Running mates Mike Pence and Tim Kaine faced each other in the vice-presidential debates on Tuesday night, October 4. They both had their talking points prepared, they both got in some good barbs, and while Kaine succeeded in putting Pence on the defensive about whether Pence could defend Trump’s behavior and assertions, Kaine also made himself look rude, especially in the beginning, by interrupting Pence again and again.
In a lot of ways, I found the debate to be a brief return to politics as usual. After all they are both regular politicians. Pence boasted that the economy of Indiana improved while he was governor while the economy of Virginia took a nosedive when Kaine was governor; fact-checkers later pointed out that they were governors at different times and that their states reflected what was happening with the economy in the country at large. That’s politics as usual. Politicians usually take credit for things that aren’t their doing, and blame opponents for things that aren’t their doing. So the whole debate gave the election a brief semblance of normality.
For that reason, I was fully expecting Trump’s position in the polls to get a boost. Just to review something, as of Friday night, September 23, the fivethirtyeight blog gave Hillary Clinton a 60% probability of winning. (That was when I asked students whether they would feel comforted knowing that they had a 40% chance of their house burning down in the next year.) But for as precarious as that figure may have been, by Sunday night and Monday morning, Sept. 25 and 26, the figures weren’t even that good for Hillary Clinton: they showed Trump pulling up to her, even pulling ahead by some measures.
Then came the presidential debate, the night of September 26. Since then, Hillary Clinton has been steadily rising and Trump has been steadily falling, in the measures of probability. Battleground states that were leaning toward Trump are leaning toward her now. (North Carolina and Florida are the main examples, as well as Iowa sort of, and Ohio almost.) Pennsylvania, which was leaning toward her, is closer now to being securely for her.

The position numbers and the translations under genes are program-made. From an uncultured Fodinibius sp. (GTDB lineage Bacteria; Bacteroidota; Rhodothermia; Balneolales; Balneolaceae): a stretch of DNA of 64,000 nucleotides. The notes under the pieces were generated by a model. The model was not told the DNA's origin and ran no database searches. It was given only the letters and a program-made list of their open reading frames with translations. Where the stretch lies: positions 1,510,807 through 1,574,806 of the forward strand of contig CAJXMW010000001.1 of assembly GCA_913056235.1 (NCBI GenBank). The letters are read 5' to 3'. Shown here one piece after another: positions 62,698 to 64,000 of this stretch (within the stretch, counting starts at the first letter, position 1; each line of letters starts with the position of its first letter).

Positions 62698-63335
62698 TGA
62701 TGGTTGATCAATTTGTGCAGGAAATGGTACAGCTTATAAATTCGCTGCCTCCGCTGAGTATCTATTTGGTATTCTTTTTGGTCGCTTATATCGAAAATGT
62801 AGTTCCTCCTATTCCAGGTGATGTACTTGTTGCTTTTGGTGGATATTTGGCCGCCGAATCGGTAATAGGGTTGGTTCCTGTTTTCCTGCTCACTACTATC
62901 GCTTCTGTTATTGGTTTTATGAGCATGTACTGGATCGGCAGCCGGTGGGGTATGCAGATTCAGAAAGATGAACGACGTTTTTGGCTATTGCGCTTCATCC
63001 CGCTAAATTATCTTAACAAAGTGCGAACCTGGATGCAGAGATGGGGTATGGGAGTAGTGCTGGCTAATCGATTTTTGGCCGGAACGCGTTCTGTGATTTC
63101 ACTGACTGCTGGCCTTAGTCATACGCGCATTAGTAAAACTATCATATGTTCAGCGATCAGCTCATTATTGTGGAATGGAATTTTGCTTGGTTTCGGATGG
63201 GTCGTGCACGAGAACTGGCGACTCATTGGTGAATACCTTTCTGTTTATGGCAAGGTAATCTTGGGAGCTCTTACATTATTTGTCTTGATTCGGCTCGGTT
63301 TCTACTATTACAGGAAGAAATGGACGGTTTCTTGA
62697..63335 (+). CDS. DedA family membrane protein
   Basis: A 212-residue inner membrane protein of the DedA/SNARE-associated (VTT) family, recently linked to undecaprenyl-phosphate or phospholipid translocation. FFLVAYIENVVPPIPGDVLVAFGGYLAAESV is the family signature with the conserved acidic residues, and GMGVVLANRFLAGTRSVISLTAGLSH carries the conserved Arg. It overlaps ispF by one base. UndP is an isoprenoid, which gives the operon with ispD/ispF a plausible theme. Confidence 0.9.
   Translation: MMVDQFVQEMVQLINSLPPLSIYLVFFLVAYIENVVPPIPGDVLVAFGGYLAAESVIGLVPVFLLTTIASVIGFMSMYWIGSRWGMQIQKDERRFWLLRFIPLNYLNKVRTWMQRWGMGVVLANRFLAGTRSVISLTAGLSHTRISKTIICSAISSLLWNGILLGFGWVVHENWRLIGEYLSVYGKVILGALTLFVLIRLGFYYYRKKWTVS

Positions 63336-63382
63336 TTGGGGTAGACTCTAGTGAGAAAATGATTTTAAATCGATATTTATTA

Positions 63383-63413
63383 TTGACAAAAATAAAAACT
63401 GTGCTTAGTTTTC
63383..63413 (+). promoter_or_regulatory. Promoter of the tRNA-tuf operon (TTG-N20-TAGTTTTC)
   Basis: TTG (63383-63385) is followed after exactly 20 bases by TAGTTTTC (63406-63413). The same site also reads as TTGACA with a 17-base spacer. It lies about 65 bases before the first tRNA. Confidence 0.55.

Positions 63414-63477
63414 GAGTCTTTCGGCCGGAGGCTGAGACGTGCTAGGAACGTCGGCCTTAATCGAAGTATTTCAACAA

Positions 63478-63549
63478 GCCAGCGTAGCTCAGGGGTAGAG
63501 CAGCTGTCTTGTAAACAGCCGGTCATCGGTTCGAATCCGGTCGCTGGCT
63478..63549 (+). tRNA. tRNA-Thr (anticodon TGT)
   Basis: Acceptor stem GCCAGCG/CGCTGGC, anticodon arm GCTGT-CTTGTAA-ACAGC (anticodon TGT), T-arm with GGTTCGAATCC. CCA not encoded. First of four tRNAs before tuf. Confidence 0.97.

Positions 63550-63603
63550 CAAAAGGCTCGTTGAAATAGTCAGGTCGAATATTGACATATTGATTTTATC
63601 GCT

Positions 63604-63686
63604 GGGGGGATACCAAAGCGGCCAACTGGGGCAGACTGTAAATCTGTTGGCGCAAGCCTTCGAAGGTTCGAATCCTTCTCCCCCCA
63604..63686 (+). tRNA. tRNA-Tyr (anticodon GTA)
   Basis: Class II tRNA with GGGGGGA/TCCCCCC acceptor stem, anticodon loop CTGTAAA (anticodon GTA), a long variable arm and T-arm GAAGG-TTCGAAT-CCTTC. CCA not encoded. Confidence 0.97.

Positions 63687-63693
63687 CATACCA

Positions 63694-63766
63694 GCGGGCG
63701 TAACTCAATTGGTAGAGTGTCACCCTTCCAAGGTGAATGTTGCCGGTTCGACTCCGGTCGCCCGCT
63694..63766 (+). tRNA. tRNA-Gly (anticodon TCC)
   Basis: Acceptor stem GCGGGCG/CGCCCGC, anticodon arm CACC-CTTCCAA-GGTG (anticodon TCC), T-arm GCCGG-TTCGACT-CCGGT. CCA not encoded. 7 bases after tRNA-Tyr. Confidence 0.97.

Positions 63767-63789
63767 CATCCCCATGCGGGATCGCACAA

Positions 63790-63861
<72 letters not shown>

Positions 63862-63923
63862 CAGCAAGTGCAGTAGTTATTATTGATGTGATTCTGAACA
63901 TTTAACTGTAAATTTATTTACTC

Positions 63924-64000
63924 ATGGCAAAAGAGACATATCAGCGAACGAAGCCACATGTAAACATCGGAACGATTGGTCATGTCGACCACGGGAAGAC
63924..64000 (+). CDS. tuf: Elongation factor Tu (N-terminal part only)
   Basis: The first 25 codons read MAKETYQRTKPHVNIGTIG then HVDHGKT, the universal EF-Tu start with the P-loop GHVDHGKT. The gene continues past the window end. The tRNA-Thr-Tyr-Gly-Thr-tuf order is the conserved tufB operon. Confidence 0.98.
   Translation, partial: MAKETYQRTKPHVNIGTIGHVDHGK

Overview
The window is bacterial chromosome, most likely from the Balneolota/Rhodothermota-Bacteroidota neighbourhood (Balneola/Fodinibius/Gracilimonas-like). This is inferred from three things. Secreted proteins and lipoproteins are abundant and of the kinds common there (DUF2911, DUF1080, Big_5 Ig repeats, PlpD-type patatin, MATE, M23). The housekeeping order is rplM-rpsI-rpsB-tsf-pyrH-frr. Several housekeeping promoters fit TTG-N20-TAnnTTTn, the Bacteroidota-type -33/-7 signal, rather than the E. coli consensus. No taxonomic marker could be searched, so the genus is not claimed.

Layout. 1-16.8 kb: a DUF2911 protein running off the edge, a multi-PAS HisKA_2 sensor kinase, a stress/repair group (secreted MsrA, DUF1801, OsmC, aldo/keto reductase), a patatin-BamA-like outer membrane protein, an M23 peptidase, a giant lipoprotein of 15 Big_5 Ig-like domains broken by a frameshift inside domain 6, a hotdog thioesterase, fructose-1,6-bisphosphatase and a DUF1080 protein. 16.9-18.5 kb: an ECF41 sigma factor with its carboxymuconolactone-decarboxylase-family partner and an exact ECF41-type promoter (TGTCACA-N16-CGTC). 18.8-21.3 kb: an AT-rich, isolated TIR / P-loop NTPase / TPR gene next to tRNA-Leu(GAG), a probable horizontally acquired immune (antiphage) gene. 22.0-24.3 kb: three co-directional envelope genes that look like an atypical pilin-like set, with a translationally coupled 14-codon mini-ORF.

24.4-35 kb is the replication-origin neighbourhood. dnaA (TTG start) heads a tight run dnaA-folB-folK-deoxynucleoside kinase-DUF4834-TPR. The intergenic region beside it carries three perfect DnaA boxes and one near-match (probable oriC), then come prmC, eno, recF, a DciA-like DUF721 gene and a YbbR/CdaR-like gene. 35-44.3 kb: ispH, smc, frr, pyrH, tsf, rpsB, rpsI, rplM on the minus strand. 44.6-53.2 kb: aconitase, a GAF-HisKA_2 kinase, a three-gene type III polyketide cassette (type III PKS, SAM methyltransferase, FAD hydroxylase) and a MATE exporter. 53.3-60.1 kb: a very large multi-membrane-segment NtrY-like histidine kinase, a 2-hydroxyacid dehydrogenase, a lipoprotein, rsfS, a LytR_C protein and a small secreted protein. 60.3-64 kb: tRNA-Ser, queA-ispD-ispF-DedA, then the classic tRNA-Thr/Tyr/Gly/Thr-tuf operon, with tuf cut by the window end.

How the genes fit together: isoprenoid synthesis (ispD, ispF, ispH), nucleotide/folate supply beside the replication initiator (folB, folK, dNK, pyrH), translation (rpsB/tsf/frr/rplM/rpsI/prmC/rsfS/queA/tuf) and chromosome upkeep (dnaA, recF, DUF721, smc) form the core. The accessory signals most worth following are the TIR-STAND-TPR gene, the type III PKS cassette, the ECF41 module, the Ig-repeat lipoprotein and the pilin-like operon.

And now comes my point. It is a day and a half after the VP debate, and it really looks as if the VP debate has done absolutely nothing to reverse Hillary’s rise in the polls. At this present moment, her probability of winning is given as 78% in the polls-only measure, 74.1% for polls-plus, and 84.9% if the election were held right now. Again, these are not projected vote counts, but rather, estimates of the probability that she will win.
The VP debate did not give Trump a boost. I doubt that either of the two remaining presidential debates will do that either, because after all, in the presidential debates, it’s Trump himself that people are listening to. In fact, some have said that the town-hall format of the next debate (Sunday, October 9) may be the perfect setup for Trump to go off-script and really make himself look bad.
So, Trump can’t win and we’re out of danger of getting him for a president, right?
WRONG! If the election had been held on Monday morning, September 26, he would have had at least an even chance of winning it. If the polls could go there then, they still can again. Even now, the polls may be exaggerating how far ahead Hillary Clinton is, because (among other things) not all respondants tell the pollsters the truth when they call. But the biggest thing is, if anything happens close to the election that causes Americans to feel as if they are under siege and need a strong, dictatorial commander to take charge and protect them, that could affect the outcome.
There’s still the question of which party will have a majority in the Senate to talk about; I’ll be posting about that sometime soon.